On display in the Special Collections Department, Norlin Library Room N345:
Once Upon A Time:
Early and Illustrated
In honor of Professor Emeritus Jacques Barchilon
On display June 8 – December 18, 2009
Once Upon a Time presents a three hundred year span of fairy tales, featuring important works by Charles Perrault, Mme. D’Aulnoy, Boccaccio, Jean de la Fontaine, the Brothers Grimm, and Giovanni Straparola. The exhibit also includes nineteenth and early twentieth-century book illustrations of these works by artists such as Gustave Doré, Walter Crane, and Arthur Rackham.
Jacques Barchilon & The Fairy Tale
Like all French educated children, Jacques Barchilon was quite familiar with Charles Perrault’s fairy tales early in his childhood. But he had little notion that his adult life would involve a scholarly career devoted to research and publications on the 17th and 18th C. French fairy tales.
After service in the Free French Forces (1943 to 1945) Jacques Barchilon emigrated to the United States, resumed his education, and eventually came to Harvard University in 1950. At the time, he was mainly interested in graduate work in Comparative Literature and History. His life-long interest in historical research was renewed by some of the outstanding scholars teaching there, and naturally (almost fatally) led to a general study of the French Seventeenth-Century fairy tale, and resulted in pioneering works, beginning in 1956. A list of his publications, subsequent to his doctoral dissertation, would be a monotonous bibliographical exercise mentioning his books and articles in a variety of scholarly journals. It might be more interesting to briefly develop some of his ideas on the significance of fairy tales.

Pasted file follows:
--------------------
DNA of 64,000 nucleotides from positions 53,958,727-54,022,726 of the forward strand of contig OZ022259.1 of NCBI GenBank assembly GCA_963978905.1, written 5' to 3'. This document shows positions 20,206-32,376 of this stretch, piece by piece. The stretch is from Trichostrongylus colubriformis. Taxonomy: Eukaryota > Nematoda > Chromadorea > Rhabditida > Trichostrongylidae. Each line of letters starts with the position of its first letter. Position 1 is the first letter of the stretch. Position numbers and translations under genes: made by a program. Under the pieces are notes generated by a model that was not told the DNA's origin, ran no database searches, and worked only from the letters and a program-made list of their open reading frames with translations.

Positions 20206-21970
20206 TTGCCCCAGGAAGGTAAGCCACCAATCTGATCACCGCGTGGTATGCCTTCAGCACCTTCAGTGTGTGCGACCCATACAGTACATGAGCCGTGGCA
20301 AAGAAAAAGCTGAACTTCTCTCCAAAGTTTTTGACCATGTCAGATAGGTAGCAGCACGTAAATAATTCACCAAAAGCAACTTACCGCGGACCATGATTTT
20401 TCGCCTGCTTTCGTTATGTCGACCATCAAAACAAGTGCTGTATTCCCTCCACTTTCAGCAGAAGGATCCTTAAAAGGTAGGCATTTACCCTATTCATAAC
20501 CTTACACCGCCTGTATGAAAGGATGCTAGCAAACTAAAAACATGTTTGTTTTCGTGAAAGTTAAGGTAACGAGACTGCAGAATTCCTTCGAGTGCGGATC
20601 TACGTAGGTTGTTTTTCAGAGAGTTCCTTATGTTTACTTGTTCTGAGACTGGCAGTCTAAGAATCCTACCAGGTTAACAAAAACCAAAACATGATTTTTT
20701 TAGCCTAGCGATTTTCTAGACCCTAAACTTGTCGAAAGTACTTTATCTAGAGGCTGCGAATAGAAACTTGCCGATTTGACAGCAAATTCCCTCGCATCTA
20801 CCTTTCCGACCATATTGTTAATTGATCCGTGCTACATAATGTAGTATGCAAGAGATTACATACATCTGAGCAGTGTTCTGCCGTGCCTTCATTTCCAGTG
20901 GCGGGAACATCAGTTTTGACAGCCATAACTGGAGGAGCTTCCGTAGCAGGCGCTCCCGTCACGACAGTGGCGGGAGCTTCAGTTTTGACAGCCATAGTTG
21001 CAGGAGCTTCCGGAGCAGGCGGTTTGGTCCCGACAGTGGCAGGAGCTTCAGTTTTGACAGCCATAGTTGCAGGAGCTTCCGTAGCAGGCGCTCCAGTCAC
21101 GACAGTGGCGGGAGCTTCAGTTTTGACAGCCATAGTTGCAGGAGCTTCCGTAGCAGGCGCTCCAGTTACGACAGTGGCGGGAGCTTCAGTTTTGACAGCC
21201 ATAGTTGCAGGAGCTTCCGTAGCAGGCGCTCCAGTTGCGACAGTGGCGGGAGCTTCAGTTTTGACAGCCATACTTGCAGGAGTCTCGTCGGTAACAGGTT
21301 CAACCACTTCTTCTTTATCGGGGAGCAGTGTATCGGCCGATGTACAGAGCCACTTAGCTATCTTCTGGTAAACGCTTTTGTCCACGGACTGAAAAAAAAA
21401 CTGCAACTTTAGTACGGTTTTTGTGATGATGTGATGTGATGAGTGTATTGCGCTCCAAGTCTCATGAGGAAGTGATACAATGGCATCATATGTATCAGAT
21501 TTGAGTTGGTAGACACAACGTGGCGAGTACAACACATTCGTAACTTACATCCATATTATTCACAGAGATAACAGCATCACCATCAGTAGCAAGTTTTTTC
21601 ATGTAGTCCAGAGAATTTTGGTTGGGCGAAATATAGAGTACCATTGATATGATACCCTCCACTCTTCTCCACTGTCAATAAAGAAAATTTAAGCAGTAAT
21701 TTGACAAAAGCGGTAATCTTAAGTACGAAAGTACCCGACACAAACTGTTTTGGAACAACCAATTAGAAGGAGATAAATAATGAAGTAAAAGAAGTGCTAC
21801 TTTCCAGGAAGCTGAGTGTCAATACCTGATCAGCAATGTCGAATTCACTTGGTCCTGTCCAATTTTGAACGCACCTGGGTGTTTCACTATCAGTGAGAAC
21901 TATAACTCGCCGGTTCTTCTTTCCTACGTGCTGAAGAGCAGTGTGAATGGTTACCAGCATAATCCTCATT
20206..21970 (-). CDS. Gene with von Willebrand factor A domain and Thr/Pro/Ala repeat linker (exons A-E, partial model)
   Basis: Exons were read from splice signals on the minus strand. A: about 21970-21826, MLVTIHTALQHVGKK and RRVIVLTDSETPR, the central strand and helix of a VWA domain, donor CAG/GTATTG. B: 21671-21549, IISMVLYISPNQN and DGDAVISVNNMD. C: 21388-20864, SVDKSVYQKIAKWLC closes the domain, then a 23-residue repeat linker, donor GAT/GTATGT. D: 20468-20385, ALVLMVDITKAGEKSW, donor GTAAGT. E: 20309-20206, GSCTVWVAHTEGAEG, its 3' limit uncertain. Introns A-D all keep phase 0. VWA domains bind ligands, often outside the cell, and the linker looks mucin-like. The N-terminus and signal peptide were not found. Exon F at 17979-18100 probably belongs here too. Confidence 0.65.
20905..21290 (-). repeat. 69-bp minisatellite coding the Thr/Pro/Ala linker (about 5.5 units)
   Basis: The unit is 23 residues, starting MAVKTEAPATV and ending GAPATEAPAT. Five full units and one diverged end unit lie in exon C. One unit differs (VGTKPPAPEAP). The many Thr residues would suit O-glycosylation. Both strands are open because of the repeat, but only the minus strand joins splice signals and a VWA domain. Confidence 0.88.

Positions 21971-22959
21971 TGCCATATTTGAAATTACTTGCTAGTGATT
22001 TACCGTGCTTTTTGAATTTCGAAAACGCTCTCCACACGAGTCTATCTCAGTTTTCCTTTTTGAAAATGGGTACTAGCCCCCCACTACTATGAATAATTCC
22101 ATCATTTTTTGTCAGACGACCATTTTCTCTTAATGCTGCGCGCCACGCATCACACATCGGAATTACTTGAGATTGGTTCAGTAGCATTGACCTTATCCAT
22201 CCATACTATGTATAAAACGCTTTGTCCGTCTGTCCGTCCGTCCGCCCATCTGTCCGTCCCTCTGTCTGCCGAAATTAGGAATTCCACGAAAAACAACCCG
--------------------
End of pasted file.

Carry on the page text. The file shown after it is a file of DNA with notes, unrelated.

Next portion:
Fairy tales, or magic tales, are everywhere on this planet. All cultures, all nations, each in their own languages, do have their tales. And now, more than ever, thanks to the diffusion through the various media, tales and their characters are known worldwide. There are French and Italian versions of Beauty and the Beast, just as there are Japanese and Russian analogues of this tale in Norway and elsewhere, to mention just one example. Furthermore, fairy tales are part and parcel of folklore studied in international scholarly associations.
Fairy tales have a history and cannot be studied in depth other than in their beginnings. There is no sense studying Sleeping Beauty unless one remembers that there were earlier Medieval German and French versions of that immortal story.
Fairy tales are known to have different styles in their various forms, as they belong to the literary heritage of a given culture. The French versions of Perrault are different from those of the Grimm Brothers or those of Andersen. Comparative studies never fail to reveal a web of references, which not only entertain their audience but also satisfy deep psychological needs. They are “universal dreams” of the human race.
A little more that three hundred years ago, in the last 10 years of the seventeenth century, the French literary fairy tale was born and began a vogue that lasted well into the following century. It is impossible not to notice that in our own day a similar interest in the fairy tale is “exploding” on the literary scene. This scholarly echo is manifest in these United States as well as in France, England and Germany. A profusion of critical works extolling the interpretation of fairy tales as exemplifying their sociological, psychological, feminist (or not) significance have been published. Specialized journals such as Marvels & Tales, or Fabula are vehicles for contemporary scholars.
In conclusion, because these words are meant to accompany this Once Upon a Time exhibit of the University of Colorado Special Collections, let us say that for Jacques Barchilon, and his colleagues-librarians, a certain passion for beautiful or early editions of fairy tales is quite evident in this display, which is provided for visual and intellectual pleasure. Viewers: enjoy!